Natalia Welzenbach-Marcu | June 5th, 2018
Prairies are a common sight in the Midwest, but no state knows the way of prairie restoration like Iowa. Multiple organizations, many affiliated with Universities, exist solely to help preserve and restore some of Iowa’s former prairieland, as the state used to be absolutely covered with prairies. Currently, less than 0.1% percent of Iowa’s original prairie is left.
Several local citizens dedicate their time and resources on a daily basis to help restore prairie life. Dr. Daryl Smith at the University of Northern Iowa started the Native Roadside Vegetation Center (now the Tallgrass Prairie Center), one of the largest prairie restoration centers in the country. The center focuses on scientific research, and its staff members find better ways to cultivate prairie plant growth. Further inkand, Cathy Irvine, a “citizen scientist” from Dysart, works with volunteers and students to revive a stretch of 77-acre land outside of her small town into its original prairie state.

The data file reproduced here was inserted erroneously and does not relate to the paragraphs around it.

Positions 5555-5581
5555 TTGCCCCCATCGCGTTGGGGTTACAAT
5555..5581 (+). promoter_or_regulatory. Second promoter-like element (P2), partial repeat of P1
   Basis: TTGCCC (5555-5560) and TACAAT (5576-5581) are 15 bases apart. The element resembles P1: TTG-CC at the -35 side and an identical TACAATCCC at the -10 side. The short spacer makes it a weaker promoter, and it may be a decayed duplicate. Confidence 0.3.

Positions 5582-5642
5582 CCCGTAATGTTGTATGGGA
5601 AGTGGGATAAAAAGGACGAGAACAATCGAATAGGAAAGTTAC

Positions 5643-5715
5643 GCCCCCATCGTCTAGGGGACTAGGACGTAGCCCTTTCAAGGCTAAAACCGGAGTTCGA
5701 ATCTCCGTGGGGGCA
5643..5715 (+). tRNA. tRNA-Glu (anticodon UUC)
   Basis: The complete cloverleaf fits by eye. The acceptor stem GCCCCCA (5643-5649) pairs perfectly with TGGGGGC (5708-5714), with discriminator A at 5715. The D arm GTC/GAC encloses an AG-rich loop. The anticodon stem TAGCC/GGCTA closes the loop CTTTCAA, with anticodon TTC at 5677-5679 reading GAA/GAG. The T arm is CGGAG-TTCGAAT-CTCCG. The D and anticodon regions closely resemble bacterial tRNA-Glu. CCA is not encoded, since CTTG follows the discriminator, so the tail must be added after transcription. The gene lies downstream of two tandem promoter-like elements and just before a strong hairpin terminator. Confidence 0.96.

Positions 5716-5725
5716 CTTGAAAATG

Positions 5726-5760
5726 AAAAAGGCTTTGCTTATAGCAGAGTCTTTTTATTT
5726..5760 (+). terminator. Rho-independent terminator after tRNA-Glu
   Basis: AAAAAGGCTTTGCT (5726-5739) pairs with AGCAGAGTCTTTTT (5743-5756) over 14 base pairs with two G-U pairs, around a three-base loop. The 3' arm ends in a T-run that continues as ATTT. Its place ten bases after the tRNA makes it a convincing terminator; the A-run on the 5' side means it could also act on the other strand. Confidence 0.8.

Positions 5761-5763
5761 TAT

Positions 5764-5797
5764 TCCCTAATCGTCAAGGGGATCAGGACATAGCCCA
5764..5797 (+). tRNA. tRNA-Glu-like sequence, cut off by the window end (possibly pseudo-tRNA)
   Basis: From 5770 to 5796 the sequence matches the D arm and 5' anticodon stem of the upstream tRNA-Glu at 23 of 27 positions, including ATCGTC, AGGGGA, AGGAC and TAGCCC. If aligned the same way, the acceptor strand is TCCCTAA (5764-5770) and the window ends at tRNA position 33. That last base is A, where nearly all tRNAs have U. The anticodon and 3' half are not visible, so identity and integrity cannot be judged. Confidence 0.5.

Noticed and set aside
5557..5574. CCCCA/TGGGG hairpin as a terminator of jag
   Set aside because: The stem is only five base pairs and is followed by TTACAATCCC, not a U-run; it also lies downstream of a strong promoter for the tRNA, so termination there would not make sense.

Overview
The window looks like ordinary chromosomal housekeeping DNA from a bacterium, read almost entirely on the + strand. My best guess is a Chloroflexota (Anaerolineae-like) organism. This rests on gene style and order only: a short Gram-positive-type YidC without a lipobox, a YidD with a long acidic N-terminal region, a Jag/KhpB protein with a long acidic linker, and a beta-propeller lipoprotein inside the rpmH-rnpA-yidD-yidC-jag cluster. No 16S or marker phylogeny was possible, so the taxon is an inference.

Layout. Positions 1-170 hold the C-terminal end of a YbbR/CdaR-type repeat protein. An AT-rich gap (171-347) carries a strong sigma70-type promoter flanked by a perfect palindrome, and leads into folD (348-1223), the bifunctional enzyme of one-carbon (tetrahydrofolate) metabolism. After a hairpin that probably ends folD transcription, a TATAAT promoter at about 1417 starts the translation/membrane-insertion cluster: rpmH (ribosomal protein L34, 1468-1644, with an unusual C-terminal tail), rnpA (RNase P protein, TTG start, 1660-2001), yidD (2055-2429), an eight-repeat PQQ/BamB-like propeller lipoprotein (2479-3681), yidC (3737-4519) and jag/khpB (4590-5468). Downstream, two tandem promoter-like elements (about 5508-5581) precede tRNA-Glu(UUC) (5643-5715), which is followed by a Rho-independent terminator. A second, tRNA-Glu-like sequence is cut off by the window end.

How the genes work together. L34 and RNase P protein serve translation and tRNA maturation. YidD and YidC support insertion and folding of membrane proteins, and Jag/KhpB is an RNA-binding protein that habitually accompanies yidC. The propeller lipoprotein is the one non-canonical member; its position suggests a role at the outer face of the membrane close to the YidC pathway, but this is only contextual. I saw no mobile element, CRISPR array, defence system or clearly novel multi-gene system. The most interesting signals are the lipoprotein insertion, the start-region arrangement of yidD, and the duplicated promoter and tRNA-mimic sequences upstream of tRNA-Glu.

Many of these restoration organizations have expressed their dissatisfaction with the education system and the lack of education about the most prominent feature of the Midwestern landscape. This lack of education, coupled with the challenges of a chronic lack of manpower and the high risk of wildfires that prairies often contend with, make restoring and maintaining prairie life a challenge–but it’s one that people like Dr. Smith and Cathy Irvine are more than willing to do.